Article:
Predicting the Fates of Cleveland Browns RBs Not Named Trent Richardson
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We all know that the running back getting the most carries for the Cleveland Browns this year will be first-round pick Trent Richardson. We all know the myriad of things Richardson brings to the table as the draft's top running back and we all know he's going to be a significant part of the Browns fielding a much-improved offense this year.
But Richardson is not going to be the only Browns running back getting carries this year. There are four other backs on the roster—Montario Hardesy, Brandon Jackson, Chris Ogbonnaya and Adonis Thomas—who are angling for carries.
So what to make of this? Well, first, it seems like the competition for Richardson's primary backup is coming down to Hardesty and Jackson, two players who had injury-plagued 2011 seasons. Jackson missed all of last year with a turf toe injury after joining the Browns as a free agent and Hardesty, who tore his ACL in 2010, ended up sidelined with a torn calf muscles in 2011.
In his final season with the Green Bay Packers, Jackson had 190 carries for 703 yards and three scores and 43 receptions for 342 yards and a touchdown, helping the team reach the Super Bowl before moving on in free agency.
With Richardson as the team's starting back, Jackson has no chance to repeat that 2010 success, regardless of how healthy he is. However, he does have the greatest chance of winning the No. 2 job.
Jackson is far more versatile than Hardesty, who was drafted to be a short-yardage and third-down complement to the now-departed Peyton Hillis. Jackson can catch passes, has the requisite shiftiness of a change-of-pace back and has experience in a West Coast system.
With Hardesty's short-yardage carries likely going to Richardson, Jackson appears to be the most capable Browns running back to reliably get handoffs and passes thrown his way this season.
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Furthermore, there's no guarantee that Hardesty is yet healthy or can remain that way. Two years removed from knee surgery, Hardesty apparently still has a noticeable "hitch" in his step when he walks, reports Steve Doerschuk of the Canton Repository.
That's not a good sign for a player already surrounded by durability issues, and the Browns likely know that limiting his time on the field is the only way to keep him relatively fresh.
But Hardesty's spot on the roster is no guarantee. With the Browns less in need of a goal line or short-yardage back this year, they may go with someone with less injury history and more upside—Chris Ogbonnaya.
Ogbonnaya filled in for Hillis and Hardesty last November, starting four games. He racked up 334 yards on 73 carries (averaging 4.6 yards per carry) with one touchdown, coming against the Jacksonville Jaguars, upon whom he ran for 115 yards. He also caught 23 passes for 165 yards on the season.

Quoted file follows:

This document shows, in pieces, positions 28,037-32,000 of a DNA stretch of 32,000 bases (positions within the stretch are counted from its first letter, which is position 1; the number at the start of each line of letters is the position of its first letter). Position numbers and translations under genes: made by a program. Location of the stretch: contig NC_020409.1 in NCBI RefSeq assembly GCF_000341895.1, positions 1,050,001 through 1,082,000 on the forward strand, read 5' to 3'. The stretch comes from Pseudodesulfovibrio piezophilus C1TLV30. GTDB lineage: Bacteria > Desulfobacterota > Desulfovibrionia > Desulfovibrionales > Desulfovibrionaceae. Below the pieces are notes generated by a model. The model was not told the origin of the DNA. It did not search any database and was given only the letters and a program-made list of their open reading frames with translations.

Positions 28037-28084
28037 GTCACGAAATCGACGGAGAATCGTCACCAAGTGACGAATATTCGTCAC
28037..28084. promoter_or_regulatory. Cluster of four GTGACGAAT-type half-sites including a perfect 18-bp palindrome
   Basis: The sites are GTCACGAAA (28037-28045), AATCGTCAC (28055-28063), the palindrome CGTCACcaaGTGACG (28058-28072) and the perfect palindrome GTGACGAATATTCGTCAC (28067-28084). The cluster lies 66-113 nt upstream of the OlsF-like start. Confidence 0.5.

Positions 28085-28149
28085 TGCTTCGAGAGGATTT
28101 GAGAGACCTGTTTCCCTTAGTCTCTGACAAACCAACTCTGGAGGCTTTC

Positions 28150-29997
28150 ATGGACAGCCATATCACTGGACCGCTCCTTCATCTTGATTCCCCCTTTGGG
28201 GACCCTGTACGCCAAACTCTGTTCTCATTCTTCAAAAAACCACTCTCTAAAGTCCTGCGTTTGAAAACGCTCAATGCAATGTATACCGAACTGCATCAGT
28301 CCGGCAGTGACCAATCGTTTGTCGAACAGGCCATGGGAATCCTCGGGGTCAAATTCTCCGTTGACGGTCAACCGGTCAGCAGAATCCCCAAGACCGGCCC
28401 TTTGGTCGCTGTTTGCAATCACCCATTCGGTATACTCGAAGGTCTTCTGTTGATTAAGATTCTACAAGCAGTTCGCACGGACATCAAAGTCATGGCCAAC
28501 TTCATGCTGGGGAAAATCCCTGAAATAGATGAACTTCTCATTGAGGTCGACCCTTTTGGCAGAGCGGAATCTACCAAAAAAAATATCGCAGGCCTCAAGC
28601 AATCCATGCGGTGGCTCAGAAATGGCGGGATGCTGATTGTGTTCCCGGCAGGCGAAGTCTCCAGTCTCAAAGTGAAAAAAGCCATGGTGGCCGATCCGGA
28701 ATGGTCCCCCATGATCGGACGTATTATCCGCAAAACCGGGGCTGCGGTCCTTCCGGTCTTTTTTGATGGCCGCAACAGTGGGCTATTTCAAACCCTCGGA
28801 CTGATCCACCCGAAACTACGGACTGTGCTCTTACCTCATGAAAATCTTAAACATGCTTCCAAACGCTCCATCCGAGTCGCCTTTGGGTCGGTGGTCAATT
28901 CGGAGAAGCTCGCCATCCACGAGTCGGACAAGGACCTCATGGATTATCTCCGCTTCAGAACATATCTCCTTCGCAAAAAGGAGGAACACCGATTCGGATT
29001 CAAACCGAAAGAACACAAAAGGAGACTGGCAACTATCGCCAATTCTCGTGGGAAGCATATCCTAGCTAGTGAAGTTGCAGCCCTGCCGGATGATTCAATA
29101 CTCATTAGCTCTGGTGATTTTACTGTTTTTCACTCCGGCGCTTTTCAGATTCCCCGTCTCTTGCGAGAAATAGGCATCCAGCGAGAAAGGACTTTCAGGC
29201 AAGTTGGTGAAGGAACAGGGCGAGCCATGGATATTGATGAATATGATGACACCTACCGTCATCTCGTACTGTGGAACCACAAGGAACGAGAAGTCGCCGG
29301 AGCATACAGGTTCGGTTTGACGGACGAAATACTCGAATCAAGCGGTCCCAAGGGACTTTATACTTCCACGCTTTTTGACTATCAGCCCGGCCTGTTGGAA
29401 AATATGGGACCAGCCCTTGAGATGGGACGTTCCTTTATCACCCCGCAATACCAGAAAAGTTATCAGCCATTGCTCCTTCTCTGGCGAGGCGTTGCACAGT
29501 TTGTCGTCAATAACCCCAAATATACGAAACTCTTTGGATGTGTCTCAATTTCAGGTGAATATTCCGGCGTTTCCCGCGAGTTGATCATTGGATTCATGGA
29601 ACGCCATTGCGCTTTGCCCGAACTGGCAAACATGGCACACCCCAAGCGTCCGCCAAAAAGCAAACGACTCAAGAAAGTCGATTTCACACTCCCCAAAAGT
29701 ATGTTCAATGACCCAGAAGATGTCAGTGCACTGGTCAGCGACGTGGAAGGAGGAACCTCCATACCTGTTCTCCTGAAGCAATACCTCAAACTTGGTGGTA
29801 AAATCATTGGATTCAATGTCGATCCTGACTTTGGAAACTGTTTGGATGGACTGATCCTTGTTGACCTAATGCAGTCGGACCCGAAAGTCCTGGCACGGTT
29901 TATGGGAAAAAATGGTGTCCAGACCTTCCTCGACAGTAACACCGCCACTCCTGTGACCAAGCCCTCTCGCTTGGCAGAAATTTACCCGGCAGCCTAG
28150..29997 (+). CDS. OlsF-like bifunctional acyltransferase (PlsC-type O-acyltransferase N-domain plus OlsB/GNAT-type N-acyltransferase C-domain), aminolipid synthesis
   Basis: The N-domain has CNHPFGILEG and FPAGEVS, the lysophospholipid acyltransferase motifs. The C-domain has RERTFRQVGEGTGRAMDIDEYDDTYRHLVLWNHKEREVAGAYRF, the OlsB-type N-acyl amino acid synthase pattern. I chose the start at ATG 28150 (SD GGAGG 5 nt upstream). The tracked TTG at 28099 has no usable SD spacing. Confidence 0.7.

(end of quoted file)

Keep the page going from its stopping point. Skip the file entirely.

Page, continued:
The problem with Ogbonnaya is that he struggles in pass protection, but he is less of an injury risk than Hardesty and has a similar profile as a running back. It's quite possible that the Browns could find Hardesty and his $500,000 salary worth cutting from the roster if Ogbonnaya keeps impressing in training camp—and if he can become a productive member of their special teams unit.
How do you see the Browns' depth chart at RB looking this year?
Finally, there's Thomas. An undrafted rookie free agent, the odds are stacked against him on a team with four other backs, one of them being a nearly every-down starter like Richardson. However, if the Browns choose to move on from Hardesty, Thomas could find himself snagging a roster spot.
At 5'9" and 185 pounds, Thomas is different in size from the other Browns backs; that, coupled with his speed and elusiveness and the heaps of praise (via Canton Rep) he's gotten from head coach Pat Shurmur, seems to indicate that he'll have a chance to bump one of the other backs off the roster.
It's going to be a long shot, but the fact that he provides a different profile than the other three non-Richardson backs, as well as the same pluses that Jackson offers (shiftiness, good hands, speed) at a much better price, might convince the Browns to keep him around. At the very least, with the way he's managed to impress thus far, he'll earn himself a practice squad job.
Just one look at the stable of running backs the Browns have on their depth chart behind Richardson seems to indicate a team that will have far better success at running the ball this year.
All four non-Richardson backs will be hard at work during next month's training camp to stand out, impress and earn themselves the few carries and targets that won't go Richardson's way.
In my estimation, I see Hardesty as the odd man out, but things can certainly change as the summer wears on. Regardless of the depth chart behind Richardson, the Browns seem to finally have this running back thing figured out.
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